Estate planning is not a one-and-done exercise. You must review and update your plan in response to your evolving situation and changes to estate/gift tax legislation. A key part of any such review is to examine who will execute your plan and receive its benefits. Are the right people in place?
Review the primary and contingent beneficiaries on all your accounts: IRAs, 401(k)s/403(b)s, deferred compensation, pensions, annuities, life insurance, etc.…. It is common to forget to update beneficiaries following life events such as marriage, divorce, the loss of a family member, or the addition of a new family member.
Transfer on death (TOD) or payable on death (POD) designations allow you to appoint beneficiaries on your non-retirement investment accounts or your bank accounts. Please keep in mind that TOD/POD designations are considered “will substitutes” as they take precedent over your executed legal WILL.
Guardians and Conservators for Minor Children
Appoint legal guardians and conservators for your children. The conservator is responsible for managing the assets belonging to the minor, while the guardian is responsible for managing the minor’s personal affairs. If you don’t appoint these individuals and your children are orphaned or you become incapacitated, the court system will make the decision for you. Maybe the court’s decision will align with your wishes, but maybe it won’t. You can avoid subjecting your children to a custody battle by taking the proper action in advance.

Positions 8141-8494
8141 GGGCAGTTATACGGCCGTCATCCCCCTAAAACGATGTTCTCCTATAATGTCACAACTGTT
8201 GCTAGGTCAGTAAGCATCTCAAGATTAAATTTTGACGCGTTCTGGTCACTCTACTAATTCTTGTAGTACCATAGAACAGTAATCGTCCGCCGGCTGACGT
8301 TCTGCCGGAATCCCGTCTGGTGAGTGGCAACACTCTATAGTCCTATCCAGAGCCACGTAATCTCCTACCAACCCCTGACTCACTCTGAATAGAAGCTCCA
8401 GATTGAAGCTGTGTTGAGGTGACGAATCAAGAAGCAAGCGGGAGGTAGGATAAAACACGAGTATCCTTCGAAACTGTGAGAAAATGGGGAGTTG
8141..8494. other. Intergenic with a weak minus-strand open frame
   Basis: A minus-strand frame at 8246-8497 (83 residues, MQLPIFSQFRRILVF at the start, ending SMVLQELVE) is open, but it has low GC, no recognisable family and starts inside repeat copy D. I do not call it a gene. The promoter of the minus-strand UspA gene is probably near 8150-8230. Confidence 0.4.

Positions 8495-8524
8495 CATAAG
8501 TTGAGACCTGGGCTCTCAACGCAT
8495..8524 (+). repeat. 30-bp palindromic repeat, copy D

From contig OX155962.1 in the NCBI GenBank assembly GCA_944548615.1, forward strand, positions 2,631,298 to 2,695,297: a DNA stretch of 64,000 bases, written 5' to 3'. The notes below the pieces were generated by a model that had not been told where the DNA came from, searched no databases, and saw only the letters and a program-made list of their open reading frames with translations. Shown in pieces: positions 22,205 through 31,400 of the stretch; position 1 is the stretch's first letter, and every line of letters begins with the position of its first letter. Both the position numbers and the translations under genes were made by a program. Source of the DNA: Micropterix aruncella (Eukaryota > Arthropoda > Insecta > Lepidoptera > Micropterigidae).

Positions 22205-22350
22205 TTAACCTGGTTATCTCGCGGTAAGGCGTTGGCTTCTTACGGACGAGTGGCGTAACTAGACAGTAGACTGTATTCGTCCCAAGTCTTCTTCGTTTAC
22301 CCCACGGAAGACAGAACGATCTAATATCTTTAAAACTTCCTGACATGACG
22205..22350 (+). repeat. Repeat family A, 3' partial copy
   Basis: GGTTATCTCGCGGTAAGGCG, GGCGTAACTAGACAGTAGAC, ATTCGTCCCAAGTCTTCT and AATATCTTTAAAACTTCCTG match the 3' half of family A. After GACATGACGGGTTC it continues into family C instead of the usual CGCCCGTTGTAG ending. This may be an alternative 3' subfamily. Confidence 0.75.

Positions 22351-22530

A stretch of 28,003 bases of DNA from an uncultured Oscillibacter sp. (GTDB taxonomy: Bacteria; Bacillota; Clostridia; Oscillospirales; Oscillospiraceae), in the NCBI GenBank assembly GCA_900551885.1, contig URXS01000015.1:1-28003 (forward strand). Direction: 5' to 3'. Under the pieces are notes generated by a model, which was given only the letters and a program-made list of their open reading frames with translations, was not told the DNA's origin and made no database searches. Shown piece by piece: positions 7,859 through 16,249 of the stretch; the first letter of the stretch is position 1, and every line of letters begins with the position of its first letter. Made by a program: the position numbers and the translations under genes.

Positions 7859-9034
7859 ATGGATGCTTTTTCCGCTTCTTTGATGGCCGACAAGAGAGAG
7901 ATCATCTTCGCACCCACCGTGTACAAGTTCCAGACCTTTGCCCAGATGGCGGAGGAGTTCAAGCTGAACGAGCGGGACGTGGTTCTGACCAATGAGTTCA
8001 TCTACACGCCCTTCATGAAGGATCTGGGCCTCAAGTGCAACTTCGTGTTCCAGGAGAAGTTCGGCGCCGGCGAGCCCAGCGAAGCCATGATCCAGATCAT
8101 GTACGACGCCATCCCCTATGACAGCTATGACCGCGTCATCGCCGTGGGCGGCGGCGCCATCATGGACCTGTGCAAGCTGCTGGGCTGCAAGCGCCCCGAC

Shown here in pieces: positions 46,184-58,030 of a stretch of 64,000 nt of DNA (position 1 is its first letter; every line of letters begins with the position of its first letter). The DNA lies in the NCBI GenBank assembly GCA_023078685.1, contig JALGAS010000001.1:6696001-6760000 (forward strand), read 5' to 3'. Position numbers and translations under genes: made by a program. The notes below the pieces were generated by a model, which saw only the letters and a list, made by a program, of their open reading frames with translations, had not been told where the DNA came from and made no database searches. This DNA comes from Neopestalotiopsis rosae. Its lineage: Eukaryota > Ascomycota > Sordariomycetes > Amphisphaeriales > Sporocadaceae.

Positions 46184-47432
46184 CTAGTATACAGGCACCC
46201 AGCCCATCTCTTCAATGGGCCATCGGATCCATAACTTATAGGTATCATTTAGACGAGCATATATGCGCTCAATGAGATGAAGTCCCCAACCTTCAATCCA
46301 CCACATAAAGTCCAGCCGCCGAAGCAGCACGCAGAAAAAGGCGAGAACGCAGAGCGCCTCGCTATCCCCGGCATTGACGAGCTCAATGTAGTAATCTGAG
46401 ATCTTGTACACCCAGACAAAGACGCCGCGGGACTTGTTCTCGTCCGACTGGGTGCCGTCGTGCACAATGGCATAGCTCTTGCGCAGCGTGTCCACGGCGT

Personal Representative (PR)
Also referred to as the executor/executrix or legal representative, the PR is the individual named in your WILL who is charged with settling your probate estate. It is common to appoint a family member, but it is important they have reasonable business skills and live relatively close to you. In addition, it is ideal to appoint a few potential PRs in case the primary PR is unable or unwilling to act. If your WILL was drafted decades ago, you will likely need to update your PRs.
Trustees and Successor Trustees
Assets owned by a trust are controlled by the trustees until it becomes necessary for the successor trustees to take the reins. Trustees have the legal responsibility to protect, manage, and distribute the trust’s assets as instructed by the trust agreement. It is ideal to appoint a series of trustworthy and capable successor trustees in the event the primary successor trustee is not willing or able to serve the trust. It is common to amend the trustees as children mature into the role and as others age out.
Agents/Proxies for Health Care
Planning for incapacity is crucial and you need the right person to advocate for you when you cannot. Your health care agent has the legal right and responsibility to review your medical records, change hospitals, and even hire and fire doctors. Choosing and changing your health care agent is not to be taken lightly. Your agent should be local, responsible, and able to exercise emotional intelligence in times of crisis.
Please contact your estate planning adviser to update your legal documents; please contact Gamble Jones to designate or update your beneficiaries or trusted contact.